In their lifetime, the Eameses accumulated hundreds, if not thousands, of such toys—a small sampling of which have been selected for this exhibition. The toys served both as objects to be used as well as analyzed, and both modes of appreciation were equally valid and meaningful. Within the Eames Office at 901 Washington Boulevard, toys were everywhere—systematically documented and archived in special boxes for safekeeping between outings for use in films and showrooms, as well as peppered throughout the spaces as pleasing diversions. By incorporating the items into their everyday practice, the Eameses honored that spirit with which the objects were created. Leaving a mechanism unwound or a ball unbounced negates the purpose of the toy itself, and belies a full understanding of its properties or abilities. In this sense the Eameses were truly fans. When Charles called the Superball a “great and elegant” design, he meant it!
But the toys also fed their intellect. Analysis—across types, cultures, dates, materials, production techniques, ornament—imposes a different layer of understanding by placing the toy within a broader continuum. The learnings that emerge not only contribute to a more robust comprehension of each individual item, but also the broader categories and connections within which it is situated. The Eameses operated in an era of rapidly expanding multiculturalism and global connection. In toys and their archetypes they saw common threads that rose above cultural or political divisions to contribute to a more universal image of humankind.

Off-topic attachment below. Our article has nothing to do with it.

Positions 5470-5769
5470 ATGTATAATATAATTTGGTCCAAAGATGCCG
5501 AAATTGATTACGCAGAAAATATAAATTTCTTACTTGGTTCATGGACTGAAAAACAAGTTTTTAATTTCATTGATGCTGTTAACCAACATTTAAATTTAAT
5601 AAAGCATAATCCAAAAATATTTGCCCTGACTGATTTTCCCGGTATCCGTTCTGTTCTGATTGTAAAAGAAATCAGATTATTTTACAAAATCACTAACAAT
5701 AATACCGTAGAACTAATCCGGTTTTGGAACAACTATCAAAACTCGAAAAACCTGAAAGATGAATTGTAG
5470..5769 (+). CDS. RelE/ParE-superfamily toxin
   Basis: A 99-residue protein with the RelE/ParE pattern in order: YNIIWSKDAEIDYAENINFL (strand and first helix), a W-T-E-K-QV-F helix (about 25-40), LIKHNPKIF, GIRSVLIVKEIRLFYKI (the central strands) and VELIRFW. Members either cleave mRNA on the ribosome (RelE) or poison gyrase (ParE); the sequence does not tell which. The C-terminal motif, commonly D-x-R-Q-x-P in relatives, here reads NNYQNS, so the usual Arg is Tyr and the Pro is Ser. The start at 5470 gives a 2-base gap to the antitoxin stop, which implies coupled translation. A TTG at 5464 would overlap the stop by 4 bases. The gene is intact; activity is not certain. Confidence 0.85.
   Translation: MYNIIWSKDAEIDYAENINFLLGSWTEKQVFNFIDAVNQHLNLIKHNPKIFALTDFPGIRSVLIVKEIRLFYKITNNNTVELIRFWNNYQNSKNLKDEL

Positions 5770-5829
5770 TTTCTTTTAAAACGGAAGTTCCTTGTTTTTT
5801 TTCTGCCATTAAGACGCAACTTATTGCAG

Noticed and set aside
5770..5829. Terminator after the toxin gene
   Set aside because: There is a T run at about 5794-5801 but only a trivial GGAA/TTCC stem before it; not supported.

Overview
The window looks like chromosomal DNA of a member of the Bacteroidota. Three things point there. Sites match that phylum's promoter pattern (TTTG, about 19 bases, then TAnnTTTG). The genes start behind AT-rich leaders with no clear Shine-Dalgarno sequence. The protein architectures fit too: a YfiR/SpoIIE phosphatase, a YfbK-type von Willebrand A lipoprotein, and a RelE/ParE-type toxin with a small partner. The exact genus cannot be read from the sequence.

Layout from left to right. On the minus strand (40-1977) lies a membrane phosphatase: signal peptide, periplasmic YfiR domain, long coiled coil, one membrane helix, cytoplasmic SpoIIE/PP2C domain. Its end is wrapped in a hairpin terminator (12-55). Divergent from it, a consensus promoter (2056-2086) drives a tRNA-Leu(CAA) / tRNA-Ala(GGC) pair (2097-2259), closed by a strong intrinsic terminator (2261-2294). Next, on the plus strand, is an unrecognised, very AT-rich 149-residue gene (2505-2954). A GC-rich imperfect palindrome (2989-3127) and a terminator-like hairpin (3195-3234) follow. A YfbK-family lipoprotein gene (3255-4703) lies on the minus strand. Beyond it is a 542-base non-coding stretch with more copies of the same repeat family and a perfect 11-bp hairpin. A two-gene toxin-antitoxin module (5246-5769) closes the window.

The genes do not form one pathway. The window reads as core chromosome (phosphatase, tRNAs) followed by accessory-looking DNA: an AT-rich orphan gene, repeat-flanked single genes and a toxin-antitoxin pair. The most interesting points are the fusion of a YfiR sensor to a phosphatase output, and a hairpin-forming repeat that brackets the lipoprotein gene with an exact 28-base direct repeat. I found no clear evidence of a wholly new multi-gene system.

In a 1973 Progressive Architecture article, the Eameses’ friend and author Esther McCoy eloquently captures the ethos behind the couple’s consumptive habits. “The Eameses have an affection for objects and a love of facts—a toy, an equation, a computer or an altar. A film on tops says everything there is to know on tops; the films sharpen a fact to the point where it pierces as painlessly as acupuncture. They don’t teach, they inform.”
Toys are, generically speaking, the tools that facilitate play, and each toy offers an intrinsic link to the actions (and reactions) it inspires or generates. Through play humans begin to satisfy curiosities, acquire knowledge, and build skills—to become, as McCoy says, informed. It’s no surprise then, given how much of their work was dedicated to sharing and building knowledge (often in unprecedented, counterintuitive ways) that the Eameses loved toys, and the play they inspired, with such fervor. It’s telling that when faced with a novel technology like solar power, the designers deduced that a toy (in the form of the Solar Do-Nothing Machine) would be the optimal way to convey its potential.
In one of his 1953 Berkeley lectures Charles prototyped the notion of toys and games leading to serious ideas. He states that “not having lived long enough, children are naturally uninhibited and see everything as new and interesting; they are observing and associating all the time, and there are great truths in things done unconsciously by children.” But some 20 years later, in Perry Miller Adato’s film An Eames Celebration, he gives the game away. “Toys are not really for children,” he reveals. “Toys are really for adults—especially grandparents.”
—Essay by Sam Grawe
—Photography by Noah Webb
—Styling by Cecilia Elguero